Page:Popular Science Monthly Volume 8.djvu/644

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to suspend labor entirely for varying intervals to recover his working condition. When he entered upon his philosophical undertaking in 1860—laying out twenty years of original work—his health was so insecure that many thought the project foolhardy, and that it would prove fatal to him. But, forced by painful experience to economize his energies, he has become an adept in the art of taking care of himself; so that, instead of breaking down, his condition has perhaps improved with the progress of his work. He would probably never have been able to write the volumes of his philosophy, but in 1859 he adopted the expedient of dictation to an amanuensis, and attributes his power of going on to the immense economy and advantages of this practice. He has latterly not been so well as usual, for, though turning off a large amount of work on "The Principles of Sociology," and also carrying along the "Descriptive Sociology," both of which works are well advanced, he has yet been interrupted by more prolonged intervals of inability to labor. He has, besides, had to spend a great deal-of his force in attention to business, which is not a very exhilarating occupation, as he has now sunk nearly $20,000 in the preparation and publication of his "Descriptive Sociology." He has, besides, had to maintain a burdensome correspondence, which growing at last intolerable, he has lately sought relief by lithographing the following form of a letter, which will explain itself:

"Mr. Herbert Spencer regrets that he must take measures for diminishing the amount of his correspondence.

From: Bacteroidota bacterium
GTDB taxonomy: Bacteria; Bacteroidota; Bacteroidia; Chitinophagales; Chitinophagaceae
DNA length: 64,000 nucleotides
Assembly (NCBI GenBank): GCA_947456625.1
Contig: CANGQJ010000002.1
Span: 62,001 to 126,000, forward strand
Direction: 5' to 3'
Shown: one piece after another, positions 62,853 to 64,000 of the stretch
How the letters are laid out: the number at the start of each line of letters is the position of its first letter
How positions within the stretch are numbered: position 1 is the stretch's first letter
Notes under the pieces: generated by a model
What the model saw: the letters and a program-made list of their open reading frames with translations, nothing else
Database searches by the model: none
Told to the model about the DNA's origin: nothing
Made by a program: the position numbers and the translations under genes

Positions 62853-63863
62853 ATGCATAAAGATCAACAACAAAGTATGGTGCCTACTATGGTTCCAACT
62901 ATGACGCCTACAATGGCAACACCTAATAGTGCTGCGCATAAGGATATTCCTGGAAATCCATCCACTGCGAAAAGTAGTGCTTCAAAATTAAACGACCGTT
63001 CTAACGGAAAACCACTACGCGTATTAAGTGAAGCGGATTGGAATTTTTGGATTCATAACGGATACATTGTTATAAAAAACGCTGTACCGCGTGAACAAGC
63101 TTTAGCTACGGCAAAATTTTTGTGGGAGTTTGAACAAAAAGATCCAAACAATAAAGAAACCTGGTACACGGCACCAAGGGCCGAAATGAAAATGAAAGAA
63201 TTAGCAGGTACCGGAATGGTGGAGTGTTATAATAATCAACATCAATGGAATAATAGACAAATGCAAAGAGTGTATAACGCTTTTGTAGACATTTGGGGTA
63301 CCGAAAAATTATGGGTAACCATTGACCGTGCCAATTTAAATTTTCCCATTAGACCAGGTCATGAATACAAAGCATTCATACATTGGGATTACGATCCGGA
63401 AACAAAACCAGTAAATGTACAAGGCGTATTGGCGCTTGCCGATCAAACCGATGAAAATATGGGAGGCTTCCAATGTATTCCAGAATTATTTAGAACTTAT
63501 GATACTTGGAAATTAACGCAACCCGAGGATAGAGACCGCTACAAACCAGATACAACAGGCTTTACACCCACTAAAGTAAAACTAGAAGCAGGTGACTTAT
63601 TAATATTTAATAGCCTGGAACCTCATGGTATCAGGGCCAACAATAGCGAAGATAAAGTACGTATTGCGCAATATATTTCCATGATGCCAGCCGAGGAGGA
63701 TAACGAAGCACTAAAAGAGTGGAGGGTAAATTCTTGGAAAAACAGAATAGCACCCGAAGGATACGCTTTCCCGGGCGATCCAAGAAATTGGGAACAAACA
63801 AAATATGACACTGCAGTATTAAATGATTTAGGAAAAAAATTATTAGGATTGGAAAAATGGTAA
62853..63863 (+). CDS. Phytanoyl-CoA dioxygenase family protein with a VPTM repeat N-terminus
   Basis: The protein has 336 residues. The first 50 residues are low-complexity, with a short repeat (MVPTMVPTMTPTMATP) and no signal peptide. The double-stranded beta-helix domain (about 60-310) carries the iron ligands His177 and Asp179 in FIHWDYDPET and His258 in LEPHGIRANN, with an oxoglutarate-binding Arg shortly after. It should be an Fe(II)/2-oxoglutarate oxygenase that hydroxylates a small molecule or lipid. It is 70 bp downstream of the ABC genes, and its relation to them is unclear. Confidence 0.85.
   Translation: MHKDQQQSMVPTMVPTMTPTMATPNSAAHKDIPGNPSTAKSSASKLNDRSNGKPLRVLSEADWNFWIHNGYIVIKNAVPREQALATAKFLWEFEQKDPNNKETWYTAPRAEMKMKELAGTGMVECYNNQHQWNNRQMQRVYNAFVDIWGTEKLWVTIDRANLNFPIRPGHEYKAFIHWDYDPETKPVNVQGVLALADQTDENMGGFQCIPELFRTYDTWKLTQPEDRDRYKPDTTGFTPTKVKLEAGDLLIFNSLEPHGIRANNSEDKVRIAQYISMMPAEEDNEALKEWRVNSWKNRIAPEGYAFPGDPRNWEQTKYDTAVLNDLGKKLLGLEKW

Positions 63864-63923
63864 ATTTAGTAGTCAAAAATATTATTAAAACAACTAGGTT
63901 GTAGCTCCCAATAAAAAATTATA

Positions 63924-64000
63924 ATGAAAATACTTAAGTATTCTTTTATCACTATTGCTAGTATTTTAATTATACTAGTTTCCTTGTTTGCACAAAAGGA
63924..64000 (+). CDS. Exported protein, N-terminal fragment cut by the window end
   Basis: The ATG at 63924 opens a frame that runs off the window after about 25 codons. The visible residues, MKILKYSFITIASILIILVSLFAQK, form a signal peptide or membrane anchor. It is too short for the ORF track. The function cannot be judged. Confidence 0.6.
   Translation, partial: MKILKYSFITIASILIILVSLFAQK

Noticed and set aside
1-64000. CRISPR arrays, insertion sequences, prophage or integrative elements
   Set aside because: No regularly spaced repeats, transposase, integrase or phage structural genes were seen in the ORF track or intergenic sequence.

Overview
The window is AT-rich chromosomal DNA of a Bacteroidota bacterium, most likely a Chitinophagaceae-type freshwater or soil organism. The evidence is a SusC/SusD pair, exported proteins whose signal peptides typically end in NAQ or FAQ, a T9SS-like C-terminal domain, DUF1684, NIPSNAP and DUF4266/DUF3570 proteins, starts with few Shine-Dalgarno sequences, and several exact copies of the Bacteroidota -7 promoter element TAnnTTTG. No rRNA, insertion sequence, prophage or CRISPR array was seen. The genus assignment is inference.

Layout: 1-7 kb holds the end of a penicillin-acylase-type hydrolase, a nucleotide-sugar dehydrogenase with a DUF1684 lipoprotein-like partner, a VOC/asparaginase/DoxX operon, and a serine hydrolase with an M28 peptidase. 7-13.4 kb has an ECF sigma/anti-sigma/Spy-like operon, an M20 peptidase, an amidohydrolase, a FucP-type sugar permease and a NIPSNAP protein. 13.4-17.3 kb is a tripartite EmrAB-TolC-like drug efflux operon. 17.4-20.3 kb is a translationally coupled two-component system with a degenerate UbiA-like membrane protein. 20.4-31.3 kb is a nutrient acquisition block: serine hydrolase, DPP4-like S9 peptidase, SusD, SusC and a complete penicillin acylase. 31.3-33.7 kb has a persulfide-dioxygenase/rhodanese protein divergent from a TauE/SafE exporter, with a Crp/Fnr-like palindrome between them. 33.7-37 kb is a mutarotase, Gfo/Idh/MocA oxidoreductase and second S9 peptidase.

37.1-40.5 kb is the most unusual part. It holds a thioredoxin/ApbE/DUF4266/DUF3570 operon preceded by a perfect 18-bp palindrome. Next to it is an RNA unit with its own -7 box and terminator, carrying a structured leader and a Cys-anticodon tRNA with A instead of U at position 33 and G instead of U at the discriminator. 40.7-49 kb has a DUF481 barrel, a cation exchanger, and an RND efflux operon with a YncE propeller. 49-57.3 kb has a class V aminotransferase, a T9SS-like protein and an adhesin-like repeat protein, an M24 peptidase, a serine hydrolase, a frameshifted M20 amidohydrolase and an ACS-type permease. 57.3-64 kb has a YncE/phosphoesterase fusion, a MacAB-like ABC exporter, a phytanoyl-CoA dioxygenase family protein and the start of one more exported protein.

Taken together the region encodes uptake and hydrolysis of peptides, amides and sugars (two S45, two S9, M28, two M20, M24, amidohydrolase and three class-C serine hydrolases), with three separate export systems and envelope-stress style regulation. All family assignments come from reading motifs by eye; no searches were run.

"Being prevented by his state of health from writing more than a short time daily, he makes but slow progress with the work he has undertaken, and this slow progress is made slower by the absorption of his time in answering those who write to him. Letters inviting him to join committees, to attend meetings, or otherwise to further some public object; letters requesting interviews and autographs; letters asking opinions and explanations—these, together with presentation copies of books that have to be acknowledged, entail hindrances which, small as they may be individually, are collectively very serious—very serious, at least, to one whose hours of work are so narrowly limited.
"As these hindrances increase, Mr. Spencer finds himself compelled to do something to prevent them. After long hesitation, he has reluctantly decided to confine himself absolutely to the task which he is endeavoring to accomplish—to cut himself off from all engagements that are likely to occupy any attention, however slight, and to decline all correspondence not involved by his immediate work.
"To explain the absence of a special reply to each communication, he has adopted the expedient of lithographing this general reply; and he hopes that the reason given will sufficiently excuse him for not answering, in a more direct way, the letter of Mr.——.
"37 Queen's Gardens, Bayswater, W."